How to Fire an Employee

Posted on March 14, 2012.

How often have you inherited a team and wondered how someone had survived so long? Or received glowing references from a peer who clearly just wanted to get rid of their problem employee? 

Failing to make the hard decisions and remove people that aren’t performing is a failure in leadership. It’s never easy. But leaving someone in a job they can’t perform is far worse.

Before you fire anyone, make sure you know the law and your company policies. Unless there’s a contract or bargaining agreement, most people fall under “employment at will”, meaning you can fire someone for any reason as long as it doesn’t meet the definition of wrongful termination. Assuming you are free to remove your non-performer, what’s the best way to handle it?

Start by delivering real time feedback. Unless your employee is told where they’re failing, they won’t know or won’t admit it.  Every time a deadline is missed, or the work product is unsatisfactory, you must tell them.  Explain exactly what’s wrong and what was expected. Employ the feedback loop so everything is in real time. If there is any chance to improve performance and modify behaviors, it’s by using a feedback loop.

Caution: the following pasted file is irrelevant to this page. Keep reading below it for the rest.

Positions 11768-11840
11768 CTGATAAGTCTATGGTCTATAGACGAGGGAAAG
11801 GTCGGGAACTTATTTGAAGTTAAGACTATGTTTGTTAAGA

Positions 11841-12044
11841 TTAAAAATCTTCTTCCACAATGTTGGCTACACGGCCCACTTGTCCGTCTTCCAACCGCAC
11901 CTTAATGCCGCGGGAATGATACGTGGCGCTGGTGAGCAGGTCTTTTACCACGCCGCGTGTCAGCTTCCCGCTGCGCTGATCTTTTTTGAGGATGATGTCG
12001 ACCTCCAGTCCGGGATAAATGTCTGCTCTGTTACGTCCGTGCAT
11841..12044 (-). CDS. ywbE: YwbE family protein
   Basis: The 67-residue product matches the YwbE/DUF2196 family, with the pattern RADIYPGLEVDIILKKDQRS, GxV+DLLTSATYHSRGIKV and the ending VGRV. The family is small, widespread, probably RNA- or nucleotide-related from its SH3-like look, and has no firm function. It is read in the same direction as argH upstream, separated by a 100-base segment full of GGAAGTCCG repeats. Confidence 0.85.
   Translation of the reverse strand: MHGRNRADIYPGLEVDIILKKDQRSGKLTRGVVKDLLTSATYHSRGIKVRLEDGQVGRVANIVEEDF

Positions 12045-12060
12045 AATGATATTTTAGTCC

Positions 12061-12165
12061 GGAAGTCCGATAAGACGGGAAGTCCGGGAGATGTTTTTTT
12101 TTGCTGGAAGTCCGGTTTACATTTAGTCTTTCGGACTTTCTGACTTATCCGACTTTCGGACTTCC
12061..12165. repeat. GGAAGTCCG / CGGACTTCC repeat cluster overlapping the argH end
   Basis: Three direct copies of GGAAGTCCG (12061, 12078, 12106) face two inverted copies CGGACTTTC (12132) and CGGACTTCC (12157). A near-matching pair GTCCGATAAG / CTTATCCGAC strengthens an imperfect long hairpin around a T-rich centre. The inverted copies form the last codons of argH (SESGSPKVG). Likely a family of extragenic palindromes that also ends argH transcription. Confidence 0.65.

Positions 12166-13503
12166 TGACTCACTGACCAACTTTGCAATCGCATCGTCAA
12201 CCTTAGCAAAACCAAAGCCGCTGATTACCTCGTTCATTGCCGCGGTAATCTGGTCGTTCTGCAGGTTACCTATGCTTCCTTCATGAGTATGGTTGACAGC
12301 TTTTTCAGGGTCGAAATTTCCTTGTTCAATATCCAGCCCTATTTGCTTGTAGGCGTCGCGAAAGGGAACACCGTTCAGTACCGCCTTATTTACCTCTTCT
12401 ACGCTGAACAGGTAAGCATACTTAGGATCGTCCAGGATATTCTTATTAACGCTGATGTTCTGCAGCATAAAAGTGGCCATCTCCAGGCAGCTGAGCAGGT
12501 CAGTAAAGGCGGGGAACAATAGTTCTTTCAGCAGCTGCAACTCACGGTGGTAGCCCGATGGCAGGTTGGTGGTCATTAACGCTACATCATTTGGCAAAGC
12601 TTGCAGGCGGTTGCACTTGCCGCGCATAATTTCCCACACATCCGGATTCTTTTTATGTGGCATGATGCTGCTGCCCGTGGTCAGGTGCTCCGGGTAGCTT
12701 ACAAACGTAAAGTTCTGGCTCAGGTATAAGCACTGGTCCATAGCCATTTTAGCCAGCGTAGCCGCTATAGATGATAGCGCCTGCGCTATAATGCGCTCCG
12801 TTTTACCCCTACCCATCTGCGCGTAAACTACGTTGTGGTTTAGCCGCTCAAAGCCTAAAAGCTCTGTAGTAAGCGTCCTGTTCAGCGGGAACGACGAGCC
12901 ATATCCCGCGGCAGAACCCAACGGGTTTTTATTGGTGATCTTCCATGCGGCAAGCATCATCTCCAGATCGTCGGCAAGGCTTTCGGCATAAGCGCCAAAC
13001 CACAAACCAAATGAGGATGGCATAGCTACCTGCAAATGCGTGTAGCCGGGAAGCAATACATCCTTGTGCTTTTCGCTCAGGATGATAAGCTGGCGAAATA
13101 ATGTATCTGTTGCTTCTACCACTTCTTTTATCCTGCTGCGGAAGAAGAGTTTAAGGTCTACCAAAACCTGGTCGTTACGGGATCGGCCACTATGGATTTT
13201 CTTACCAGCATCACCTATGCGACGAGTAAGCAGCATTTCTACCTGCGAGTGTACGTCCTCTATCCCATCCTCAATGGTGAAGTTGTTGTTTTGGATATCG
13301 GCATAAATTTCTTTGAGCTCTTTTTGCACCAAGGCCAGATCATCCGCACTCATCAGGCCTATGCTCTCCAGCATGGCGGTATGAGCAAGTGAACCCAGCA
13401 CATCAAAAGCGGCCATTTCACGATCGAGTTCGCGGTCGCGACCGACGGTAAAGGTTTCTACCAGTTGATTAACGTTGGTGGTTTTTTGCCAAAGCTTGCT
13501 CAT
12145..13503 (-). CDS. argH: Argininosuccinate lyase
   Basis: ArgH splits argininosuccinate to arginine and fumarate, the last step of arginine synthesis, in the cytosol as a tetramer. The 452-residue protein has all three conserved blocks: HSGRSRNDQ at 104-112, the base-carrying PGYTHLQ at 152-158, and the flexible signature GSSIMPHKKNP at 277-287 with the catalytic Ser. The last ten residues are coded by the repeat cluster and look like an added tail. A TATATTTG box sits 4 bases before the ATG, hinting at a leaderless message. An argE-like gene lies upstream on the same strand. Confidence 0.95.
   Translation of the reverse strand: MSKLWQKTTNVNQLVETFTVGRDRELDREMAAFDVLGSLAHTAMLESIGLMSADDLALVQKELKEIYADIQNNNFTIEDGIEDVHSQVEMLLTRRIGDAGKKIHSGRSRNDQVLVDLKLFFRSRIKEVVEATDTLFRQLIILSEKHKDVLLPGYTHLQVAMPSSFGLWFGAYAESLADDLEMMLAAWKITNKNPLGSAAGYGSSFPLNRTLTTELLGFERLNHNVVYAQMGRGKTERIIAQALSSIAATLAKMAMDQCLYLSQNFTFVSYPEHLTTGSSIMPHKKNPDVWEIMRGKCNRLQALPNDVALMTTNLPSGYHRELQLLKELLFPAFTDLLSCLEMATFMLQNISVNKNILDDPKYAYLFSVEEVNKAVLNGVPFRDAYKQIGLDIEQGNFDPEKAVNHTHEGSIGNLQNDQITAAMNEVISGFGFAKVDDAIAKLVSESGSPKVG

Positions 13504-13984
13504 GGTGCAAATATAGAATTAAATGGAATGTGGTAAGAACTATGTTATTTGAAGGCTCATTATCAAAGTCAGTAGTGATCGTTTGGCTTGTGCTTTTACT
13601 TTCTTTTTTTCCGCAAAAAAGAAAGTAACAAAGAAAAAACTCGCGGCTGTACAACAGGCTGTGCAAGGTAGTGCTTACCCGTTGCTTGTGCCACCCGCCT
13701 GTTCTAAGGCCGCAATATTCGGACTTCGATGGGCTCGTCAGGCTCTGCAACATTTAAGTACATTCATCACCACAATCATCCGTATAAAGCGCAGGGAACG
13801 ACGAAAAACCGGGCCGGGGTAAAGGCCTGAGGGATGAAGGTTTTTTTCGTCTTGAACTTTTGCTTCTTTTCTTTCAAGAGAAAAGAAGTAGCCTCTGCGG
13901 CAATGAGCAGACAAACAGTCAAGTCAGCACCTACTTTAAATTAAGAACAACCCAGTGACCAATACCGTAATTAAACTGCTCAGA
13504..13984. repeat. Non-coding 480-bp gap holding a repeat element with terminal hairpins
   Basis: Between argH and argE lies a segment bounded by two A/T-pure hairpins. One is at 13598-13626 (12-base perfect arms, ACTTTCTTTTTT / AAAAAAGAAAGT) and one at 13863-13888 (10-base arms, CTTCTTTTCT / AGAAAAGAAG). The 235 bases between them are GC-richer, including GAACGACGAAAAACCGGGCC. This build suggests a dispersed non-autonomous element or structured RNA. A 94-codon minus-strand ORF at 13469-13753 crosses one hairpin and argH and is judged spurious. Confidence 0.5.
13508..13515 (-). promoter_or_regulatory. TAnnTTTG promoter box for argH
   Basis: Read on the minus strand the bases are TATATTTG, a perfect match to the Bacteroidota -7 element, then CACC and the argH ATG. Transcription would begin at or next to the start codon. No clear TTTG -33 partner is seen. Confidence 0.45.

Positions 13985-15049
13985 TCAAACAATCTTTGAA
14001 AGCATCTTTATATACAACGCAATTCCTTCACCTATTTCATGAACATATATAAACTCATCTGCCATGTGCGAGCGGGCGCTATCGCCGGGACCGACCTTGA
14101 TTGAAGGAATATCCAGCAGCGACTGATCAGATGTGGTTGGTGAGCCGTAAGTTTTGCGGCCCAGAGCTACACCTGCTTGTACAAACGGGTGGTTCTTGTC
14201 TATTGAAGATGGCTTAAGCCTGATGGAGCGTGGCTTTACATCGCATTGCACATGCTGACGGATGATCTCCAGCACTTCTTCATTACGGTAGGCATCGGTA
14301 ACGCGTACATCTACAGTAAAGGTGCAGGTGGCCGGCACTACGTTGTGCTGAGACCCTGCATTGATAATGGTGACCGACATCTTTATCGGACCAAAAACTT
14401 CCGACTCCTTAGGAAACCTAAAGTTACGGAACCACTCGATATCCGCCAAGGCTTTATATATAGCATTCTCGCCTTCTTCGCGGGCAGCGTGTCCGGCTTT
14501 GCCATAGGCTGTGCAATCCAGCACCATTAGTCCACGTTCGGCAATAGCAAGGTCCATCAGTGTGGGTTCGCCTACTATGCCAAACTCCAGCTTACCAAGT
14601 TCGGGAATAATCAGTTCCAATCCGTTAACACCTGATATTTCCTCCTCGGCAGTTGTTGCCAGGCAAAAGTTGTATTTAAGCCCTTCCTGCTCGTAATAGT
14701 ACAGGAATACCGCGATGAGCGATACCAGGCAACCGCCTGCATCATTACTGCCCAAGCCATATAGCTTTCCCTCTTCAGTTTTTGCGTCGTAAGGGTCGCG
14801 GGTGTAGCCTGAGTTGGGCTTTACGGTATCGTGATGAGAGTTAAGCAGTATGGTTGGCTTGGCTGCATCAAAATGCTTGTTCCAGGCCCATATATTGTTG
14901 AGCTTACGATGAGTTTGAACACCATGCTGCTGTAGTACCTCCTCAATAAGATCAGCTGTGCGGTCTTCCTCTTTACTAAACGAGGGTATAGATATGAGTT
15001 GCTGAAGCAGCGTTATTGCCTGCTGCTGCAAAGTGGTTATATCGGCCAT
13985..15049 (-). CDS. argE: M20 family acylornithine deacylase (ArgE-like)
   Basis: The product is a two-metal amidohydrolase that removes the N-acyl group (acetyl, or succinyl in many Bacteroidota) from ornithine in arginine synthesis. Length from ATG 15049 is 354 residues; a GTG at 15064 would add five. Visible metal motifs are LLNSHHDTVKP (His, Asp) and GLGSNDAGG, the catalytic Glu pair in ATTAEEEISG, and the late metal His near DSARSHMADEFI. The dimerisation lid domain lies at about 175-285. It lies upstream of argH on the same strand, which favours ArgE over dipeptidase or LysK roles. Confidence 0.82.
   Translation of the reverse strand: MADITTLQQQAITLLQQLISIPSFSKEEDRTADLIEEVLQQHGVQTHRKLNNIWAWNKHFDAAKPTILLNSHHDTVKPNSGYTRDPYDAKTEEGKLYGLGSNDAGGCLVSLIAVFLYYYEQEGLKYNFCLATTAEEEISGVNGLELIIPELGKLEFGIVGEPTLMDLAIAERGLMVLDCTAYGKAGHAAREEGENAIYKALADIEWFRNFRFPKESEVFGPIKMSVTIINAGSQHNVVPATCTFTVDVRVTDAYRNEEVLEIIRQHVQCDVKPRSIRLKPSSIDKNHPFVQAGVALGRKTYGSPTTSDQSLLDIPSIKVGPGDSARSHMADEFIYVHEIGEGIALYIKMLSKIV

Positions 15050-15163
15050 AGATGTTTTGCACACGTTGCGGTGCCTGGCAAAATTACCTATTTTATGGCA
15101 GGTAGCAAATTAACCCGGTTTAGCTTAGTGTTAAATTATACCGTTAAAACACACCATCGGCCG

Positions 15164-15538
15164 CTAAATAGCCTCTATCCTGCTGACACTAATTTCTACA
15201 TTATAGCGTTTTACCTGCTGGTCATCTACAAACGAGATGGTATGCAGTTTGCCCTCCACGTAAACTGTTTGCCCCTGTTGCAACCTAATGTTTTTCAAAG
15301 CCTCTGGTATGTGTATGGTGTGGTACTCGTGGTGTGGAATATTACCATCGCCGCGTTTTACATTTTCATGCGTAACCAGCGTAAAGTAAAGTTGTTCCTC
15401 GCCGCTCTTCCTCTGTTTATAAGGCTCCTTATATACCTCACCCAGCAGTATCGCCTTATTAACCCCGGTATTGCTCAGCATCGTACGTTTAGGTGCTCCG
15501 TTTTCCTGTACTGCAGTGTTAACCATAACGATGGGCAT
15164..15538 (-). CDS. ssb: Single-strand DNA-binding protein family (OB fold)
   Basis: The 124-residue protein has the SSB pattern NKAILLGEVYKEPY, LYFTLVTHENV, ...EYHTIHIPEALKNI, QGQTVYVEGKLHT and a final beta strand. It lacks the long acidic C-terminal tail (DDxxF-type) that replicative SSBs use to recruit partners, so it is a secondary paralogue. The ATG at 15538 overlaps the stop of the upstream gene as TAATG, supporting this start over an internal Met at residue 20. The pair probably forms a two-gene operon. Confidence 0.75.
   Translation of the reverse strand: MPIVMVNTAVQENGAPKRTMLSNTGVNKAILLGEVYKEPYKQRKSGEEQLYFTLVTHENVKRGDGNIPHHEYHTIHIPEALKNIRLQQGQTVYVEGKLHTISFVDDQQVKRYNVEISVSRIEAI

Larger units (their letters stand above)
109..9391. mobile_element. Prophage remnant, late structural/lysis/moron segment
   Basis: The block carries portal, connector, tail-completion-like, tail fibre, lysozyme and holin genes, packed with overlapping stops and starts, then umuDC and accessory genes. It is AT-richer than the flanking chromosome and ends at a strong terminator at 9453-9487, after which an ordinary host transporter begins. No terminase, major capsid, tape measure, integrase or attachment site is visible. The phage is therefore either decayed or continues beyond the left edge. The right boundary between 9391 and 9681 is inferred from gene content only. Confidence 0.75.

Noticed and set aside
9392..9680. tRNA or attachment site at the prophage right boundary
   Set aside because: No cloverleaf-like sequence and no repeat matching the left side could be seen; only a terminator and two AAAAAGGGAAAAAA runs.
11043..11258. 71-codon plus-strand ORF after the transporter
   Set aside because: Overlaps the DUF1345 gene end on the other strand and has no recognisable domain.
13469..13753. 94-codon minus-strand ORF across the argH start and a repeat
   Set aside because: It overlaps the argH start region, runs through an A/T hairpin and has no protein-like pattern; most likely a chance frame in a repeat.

Document your expectations. This is most people’s “go to” reason for keeping poor performers. They just don’t want to do the heavy lifting.   Use something as simple as a one page counseling form.  Write down exactly what’s required and when it needs to be completed. Be specific. If you want them to increase their sales calls, tell them you want xx number of calls within 30 days. Keep the timeline as tight as possible. Make sure you document the consequences.  If they fail to meet a certain percentage of the tasks, make sure they understand that being fired is the outcome.    

Discuss alternatives.  If you have someone who breaks the law or violates your code of conduct, you can fire them on the spot.  But chances are that’s not the case.  So keep in mind that these are not bad people, just a bad match between the skills needed and what your employee possesses. So treat them with respect.  Ask them to articulate their ideal job and try to help them discover a better fit.  Believe it or not, most people don’t strive to be mediocre at their job. Most people really want to be successful. If you help them reach that same conclusion, you may be able to avoid the actual firing.

Once they’re gone, you’ll be surprised how many people come up and thank you. People that never wanted to say anything will congratulate you for finally doing the right thing and making the hard decision.  One poor performer can drag a whole team down and create lower morale and de-motivation.  You will soon realize that firing an individual is painful, but keeping them is even more destructive.